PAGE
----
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Audio Buzz, Past
Audio Book News
By Jonathan Lowe

JUNE 2015
by Jonathan Lowe

A report on the Audie Awards: I was a judge in the multi-voice category, which was won by Neil Gaiman’s THE GRAVEYARD BOOK, which was not actually my own first pick, although an excellent production. A special honor was paid to actor Edward Herrmann, who died this past year, (leaving many in tears,) and won for Best Biography with THE BULLY PULPIT. Best Humor audiobook went to Amy Poehler’s YES PLEASE. Fiction winner (and also Pulitzer Prize winner) was ALL THE LIGHT WE CANNOT SEE. Best Mystery was THE SILKWORM. And Audiobook of the Year went to MANDELA: AN AUDIO HISTORY. The awards ceremony was in conjunction with Book Expo America in NY.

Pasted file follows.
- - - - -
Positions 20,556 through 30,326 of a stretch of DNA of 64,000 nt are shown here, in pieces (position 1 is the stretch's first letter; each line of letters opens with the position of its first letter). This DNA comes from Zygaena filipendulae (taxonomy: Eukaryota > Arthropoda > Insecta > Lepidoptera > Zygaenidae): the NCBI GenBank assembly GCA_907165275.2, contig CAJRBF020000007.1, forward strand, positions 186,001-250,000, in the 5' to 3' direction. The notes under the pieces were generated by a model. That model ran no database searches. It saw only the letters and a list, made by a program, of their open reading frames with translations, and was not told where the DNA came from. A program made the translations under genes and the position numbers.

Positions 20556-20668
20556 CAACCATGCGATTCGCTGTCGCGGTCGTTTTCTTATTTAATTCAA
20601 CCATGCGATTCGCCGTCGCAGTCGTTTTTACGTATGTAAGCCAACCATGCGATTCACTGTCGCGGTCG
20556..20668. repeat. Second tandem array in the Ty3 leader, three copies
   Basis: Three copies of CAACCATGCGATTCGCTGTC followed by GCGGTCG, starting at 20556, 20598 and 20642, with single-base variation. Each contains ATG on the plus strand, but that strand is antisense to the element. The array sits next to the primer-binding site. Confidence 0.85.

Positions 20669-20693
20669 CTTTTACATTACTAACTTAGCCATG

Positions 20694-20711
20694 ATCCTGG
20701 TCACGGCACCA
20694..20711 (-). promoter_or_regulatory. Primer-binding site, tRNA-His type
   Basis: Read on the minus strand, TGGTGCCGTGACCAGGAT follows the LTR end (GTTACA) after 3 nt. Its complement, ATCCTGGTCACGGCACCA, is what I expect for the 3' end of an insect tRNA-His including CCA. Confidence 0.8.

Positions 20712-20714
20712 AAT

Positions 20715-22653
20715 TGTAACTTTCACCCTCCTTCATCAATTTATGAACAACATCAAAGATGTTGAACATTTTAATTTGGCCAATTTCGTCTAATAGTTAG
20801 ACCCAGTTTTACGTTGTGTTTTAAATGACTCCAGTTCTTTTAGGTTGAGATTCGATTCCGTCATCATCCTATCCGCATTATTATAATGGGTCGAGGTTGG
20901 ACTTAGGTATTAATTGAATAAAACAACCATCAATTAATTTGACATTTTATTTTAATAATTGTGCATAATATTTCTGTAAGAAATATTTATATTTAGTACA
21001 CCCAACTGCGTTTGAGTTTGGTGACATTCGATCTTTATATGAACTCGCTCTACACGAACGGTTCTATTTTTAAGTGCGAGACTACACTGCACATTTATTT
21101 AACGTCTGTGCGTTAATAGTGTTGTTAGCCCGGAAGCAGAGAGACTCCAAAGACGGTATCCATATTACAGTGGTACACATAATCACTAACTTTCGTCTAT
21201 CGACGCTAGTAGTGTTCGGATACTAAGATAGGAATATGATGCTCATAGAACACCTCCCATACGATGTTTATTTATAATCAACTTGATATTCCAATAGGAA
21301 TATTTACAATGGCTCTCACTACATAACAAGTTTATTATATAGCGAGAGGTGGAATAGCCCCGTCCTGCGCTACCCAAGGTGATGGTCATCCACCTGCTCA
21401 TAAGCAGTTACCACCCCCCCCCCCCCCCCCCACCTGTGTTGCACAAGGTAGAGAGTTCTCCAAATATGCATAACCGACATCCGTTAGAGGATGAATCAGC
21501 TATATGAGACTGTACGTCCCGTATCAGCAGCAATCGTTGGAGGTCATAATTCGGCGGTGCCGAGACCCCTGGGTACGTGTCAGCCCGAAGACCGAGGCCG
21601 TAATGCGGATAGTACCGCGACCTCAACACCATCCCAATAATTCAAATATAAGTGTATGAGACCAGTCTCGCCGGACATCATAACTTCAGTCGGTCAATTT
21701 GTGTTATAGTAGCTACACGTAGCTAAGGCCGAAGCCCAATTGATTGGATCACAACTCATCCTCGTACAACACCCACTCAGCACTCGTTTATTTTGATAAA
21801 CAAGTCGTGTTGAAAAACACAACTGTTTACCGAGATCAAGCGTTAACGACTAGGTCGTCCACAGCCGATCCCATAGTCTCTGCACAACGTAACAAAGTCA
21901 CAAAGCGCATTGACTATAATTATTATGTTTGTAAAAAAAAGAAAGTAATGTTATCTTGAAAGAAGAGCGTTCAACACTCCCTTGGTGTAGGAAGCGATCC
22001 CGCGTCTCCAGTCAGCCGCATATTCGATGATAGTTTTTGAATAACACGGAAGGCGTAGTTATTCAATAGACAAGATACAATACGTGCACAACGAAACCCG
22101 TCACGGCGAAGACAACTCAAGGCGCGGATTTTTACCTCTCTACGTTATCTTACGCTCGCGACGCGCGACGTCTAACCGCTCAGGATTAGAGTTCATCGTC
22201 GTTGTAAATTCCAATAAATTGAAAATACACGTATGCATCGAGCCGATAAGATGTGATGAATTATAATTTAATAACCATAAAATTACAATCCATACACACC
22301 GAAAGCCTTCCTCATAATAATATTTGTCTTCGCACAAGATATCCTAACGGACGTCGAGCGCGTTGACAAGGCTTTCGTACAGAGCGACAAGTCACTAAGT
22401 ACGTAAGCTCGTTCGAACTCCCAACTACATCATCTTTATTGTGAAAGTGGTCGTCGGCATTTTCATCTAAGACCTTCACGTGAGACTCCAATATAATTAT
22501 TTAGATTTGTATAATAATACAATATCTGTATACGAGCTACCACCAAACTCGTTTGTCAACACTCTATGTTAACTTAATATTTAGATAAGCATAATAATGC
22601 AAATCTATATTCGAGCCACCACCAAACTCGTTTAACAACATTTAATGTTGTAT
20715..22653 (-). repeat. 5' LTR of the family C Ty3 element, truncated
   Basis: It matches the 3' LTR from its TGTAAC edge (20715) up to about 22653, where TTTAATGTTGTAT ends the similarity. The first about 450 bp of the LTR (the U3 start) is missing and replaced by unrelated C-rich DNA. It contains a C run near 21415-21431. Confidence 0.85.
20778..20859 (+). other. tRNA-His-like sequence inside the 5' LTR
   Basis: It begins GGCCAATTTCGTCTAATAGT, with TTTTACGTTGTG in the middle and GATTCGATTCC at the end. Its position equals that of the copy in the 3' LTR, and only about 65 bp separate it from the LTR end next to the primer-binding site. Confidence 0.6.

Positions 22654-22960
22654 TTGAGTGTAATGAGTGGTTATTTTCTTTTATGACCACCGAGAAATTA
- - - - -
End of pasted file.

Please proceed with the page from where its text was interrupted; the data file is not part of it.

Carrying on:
BROKENOMICS by Dina Gachman is subtitled “50 Ways to Live the Dream on a Dime.” While it might seem like just another how-to on surviving the economy, it’s also a humorous memoir told in the advice of “lessons learned” style, and covers fashion, dating, shopping, budgeting, cooking, and about three dozen other items on the list of anyone who doesn’t own a basketball team and sits in the Shark Tank viewed by drooling masses of wannabes. The “dream” in question is yours (or should be), although Dina plays along with the games we all do in imagining a life (or love) fitting the pop model. She reads the text herself, and so listeners get the bonus of feeling that edge of authenticity to the reading (which is always good for memoirs; the science book below is also an offbeat memoir, and so the same effect is realized.) What’s great about books like these is that you get honest revelations, together with good advice. It’s not some lucky billionaire or diva who has 7 million followers on Instagram (all Selfies), writing an advice book about how to be just like him or her. (Right.) Not all of us win the lottery, genetic or Powerball. But we can be smart and funny, if we put in the effort. This audiobook is for us.